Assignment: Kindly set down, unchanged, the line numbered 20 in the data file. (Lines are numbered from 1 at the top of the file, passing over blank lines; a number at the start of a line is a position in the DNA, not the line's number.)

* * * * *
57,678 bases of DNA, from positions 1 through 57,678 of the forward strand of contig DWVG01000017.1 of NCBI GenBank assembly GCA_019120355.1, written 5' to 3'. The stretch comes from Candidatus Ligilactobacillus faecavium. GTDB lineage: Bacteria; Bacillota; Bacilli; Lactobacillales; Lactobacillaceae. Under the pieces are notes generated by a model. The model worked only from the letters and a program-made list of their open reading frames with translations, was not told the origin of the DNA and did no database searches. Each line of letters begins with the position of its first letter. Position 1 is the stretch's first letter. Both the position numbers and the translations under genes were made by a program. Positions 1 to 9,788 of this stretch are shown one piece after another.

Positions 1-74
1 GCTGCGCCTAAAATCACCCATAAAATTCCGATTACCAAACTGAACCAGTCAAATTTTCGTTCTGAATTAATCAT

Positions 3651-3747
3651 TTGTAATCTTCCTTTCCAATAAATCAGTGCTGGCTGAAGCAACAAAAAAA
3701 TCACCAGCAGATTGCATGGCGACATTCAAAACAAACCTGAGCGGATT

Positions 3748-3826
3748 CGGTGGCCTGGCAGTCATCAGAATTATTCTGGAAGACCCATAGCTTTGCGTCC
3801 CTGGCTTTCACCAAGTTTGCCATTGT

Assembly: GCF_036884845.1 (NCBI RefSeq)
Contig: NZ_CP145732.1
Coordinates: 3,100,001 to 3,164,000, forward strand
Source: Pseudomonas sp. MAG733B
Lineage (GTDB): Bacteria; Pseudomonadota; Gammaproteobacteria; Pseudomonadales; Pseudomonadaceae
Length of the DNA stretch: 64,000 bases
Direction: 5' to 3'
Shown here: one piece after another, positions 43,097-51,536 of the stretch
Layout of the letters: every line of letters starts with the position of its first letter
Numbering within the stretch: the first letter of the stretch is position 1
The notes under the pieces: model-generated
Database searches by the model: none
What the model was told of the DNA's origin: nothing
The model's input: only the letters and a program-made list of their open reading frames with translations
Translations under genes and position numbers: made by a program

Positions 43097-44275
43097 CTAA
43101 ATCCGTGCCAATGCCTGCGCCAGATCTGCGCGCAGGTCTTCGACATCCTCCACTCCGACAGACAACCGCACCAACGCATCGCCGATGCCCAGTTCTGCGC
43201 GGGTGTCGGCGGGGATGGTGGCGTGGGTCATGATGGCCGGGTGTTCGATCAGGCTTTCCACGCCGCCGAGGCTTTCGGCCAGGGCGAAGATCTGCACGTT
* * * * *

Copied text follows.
The notes under the pieces: model-generated